Living, coping and observing in the age of Covid #8
THE Pisa-like bedside tower of books looked like toppling before I got around to recording some of its content.
It was only thanks to some extended sessions of lockdown reading that it has been whittled down to a less perilous height. Sadly it might remain that way for some time. With the local Waterstones firmly bolted and barred, browsing the shelves of WH Smith (hmm) and Tesco (yikes!) are all that remain for personal shopping.
Online has become the only real choice. Fact or fiction, highbrow or lowbrow, having a laugh or seeking a thrill. A vast range, whatever your genre.
Such pre-purchase pleasures as flicking through the pages, reading the blurbs, checking the text to get a sense of theme, language, style at random have all gone. Browsing is but a distant memory.
So too is swapping recommendations and critiques with fellow browsers. Have you tried …? Thought xxxx lost the plot. Couldn’t put that one down. Can’t wait for her next ….
You don’t get that at Amazon, or at the Waterstones website.
Not really that much to choose between them except when it comes down to costs and delivery. The Big A offers rock bottom prices (no wonder authors cry poor), next day service and low cost delivery (free for Prime members and when downloaded to Kindles and the like).
Waterstones is competitive on actual book prices but adds the full Royal Mail postage – which can amount to as much as a 30 per cent surcharge to the basic cost – and can take five days or more to deliver.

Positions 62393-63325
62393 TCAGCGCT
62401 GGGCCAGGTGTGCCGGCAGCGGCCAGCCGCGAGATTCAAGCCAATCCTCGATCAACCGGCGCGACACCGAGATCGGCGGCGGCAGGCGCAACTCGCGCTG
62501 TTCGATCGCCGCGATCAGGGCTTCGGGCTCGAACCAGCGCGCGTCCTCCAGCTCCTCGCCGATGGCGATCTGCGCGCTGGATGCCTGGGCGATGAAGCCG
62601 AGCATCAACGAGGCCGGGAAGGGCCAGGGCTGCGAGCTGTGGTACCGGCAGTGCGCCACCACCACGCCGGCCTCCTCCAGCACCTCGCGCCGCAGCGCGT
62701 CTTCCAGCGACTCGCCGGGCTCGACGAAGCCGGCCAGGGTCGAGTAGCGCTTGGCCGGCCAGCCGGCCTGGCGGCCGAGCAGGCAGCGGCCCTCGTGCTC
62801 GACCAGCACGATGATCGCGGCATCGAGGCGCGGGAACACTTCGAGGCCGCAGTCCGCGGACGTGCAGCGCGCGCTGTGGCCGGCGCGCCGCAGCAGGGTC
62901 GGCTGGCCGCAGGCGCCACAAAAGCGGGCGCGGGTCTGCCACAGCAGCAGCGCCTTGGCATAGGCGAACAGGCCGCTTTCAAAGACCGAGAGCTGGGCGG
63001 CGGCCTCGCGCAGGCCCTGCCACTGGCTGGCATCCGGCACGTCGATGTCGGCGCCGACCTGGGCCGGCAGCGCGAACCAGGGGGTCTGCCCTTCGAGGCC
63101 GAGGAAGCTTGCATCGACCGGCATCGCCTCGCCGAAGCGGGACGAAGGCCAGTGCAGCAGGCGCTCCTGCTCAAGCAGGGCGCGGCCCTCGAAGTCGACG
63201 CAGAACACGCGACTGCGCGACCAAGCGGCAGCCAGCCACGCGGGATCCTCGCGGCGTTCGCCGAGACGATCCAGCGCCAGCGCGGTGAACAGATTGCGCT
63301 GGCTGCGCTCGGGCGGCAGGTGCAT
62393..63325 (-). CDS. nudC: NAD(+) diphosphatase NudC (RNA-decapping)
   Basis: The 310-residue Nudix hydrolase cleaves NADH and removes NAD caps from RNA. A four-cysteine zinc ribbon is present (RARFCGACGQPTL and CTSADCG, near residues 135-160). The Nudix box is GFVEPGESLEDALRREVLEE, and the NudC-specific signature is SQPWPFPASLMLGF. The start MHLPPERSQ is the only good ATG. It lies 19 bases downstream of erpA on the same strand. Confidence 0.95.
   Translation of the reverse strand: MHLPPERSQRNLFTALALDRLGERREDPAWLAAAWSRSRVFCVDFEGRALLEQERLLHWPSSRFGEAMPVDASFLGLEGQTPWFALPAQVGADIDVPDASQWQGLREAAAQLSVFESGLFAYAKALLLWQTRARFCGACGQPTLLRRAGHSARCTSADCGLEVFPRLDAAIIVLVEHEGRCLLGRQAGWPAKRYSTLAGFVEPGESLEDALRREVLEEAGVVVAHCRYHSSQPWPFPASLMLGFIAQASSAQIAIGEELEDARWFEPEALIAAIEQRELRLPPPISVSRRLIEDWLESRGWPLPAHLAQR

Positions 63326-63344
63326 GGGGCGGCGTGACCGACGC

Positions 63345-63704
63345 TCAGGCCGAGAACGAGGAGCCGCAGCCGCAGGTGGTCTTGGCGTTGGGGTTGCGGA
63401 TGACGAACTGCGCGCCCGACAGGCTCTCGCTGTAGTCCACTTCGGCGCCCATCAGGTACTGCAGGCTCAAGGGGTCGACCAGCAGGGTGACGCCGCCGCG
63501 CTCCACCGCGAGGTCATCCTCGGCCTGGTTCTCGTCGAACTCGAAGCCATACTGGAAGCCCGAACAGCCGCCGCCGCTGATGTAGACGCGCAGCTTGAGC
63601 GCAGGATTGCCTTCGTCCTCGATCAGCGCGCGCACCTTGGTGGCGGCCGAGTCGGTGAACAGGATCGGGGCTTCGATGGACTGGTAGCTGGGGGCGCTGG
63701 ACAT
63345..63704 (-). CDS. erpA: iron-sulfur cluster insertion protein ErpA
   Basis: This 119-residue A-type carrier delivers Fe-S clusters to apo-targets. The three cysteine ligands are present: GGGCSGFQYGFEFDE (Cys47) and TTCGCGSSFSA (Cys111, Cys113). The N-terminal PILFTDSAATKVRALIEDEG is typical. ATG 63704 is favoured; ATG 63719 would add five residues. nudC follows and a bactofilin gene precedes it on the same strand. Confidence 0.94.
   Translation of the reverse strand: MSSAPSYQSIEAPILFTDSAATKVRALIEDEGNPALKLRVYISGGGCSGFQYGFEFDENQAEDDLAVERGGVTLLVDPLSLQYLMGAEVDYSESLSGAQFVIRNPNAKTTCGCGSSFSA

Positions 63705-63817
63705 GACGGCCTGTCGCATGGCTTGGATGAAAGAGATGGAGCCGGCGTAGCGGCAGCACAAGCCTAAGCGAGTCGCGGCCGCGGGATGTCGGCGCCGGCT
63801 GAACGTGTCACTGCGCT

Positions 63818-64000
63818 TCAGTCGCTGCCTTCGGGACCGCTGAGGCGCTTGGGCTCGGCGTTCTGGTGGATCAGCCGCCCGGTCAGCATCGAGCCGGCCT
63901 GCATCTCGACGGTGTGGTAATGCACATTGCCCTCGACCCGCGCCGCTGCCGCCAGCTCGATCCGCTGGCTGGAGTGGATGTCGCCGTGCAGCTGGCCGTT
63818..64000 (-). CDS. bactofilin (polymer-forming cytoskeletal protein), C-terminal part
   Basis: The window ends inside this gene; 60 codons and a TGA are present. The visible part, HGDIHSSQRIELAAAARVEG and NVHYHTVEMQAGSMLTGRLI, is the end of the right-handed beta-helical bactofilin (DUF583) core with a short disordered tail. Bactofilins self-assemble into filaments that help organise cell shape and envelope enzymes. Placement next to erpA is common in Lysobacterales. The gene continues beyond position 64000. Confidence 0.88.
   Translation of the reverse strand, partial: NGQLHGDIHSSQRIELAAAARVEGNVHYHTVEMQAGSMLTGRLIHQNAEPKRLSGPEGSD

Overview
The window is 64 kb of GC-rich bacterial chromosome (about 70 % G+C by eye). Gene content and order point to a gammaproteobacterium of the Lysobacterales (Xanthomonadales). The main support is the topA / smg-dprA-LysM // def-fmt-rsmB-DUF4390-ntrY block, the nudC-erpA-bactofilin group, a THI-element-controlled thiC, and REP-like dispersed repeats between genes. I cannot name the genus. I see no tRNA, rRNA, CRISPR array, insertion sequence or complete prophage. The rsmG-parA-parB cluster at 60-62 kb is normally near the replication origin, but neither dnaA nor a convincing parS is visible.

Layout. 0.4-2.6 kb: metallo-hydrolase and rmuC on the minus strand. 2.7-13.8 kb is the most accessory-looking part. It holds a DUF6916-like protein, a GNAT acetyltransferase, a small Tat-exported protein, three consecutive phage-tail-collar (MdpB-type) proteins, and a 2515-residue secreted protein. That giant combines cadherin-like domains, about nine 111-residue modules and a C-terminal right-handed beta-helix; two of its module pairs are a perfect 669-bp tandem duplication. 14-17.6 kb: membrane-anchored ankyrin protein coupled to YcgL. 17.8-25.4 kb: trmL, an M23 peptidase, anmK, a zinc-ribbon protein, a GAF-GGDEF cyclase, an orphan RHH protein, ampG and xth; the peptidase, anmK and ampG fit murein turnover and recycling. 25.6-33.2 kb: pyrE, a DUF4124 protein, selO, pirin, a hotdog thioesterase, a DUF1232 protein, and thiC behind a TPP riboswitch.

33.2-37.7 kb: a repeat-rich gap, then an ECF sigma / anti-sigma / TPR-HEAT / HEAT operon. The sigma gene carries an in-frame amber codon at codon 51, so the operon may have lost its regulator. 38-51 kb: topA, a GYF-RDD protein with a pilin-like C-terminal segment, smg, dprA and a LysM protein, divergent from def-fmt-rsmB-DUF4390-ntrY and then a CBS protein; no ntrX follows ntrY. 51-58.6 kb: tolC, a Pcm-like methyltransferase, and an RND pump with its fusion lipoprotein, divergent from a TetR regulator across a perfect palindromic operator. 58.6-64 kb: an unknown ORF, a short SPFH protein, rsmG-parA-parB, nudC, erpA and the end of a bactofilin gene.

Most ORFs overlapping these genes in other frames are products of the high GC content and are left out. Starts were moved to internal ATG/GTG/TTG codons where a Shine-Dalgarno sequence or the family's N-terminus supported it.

So, much as I favour the plea to support our local high streets, it has been Amazon that has won my lockdown business.
This included, on release date, the much-awaited latest tale from spy thriller supremo Mick Herron. Whoo-hoo! It went straight to the top of my lockdown Pisa; the next to be read.
Meanwhile, back at the debris of my collapsed tower of completed books:
SISTER by Kjell ola Dahl: My first encounter with this long-time and much revered Norwegian author and it certainly won’t be the last. This is Scandi noir at its best. A complex but totally believable tale swirling around the country’s persistent refugee problem.
Suspended detective Frank Frolich – the hero of several other Dahl novels – is keeping his hand in as a private investigator; mundane corporate and commercial work at the low end of the excitement scale.
A chance encounter with an alluring motorway fast food waitress quickly embroils him in the case of a young woman, threatened with deportation, desperately seeking the sister who disappeared after taking the immigrant trail from Turkey.
Relationships are shattered, family loyalties ripped apart. Betrayals, deceit and lies are the norm in the dark and brutal world of people smugglers. Frolich is warned off by former colleagues guarding their own sinister agendas.
Trust is at a premium and sudden death is ever at the forefront of a story that weaves a tight plot out of a trade that treats people as currency. The tension mounts; so does the death count, brutal and unjustified killings.
Frolic’s own life is endangered as he battles unknown enemies.
An intense and thrilling read that deftly illuminates a rapidly growing worldwide problem.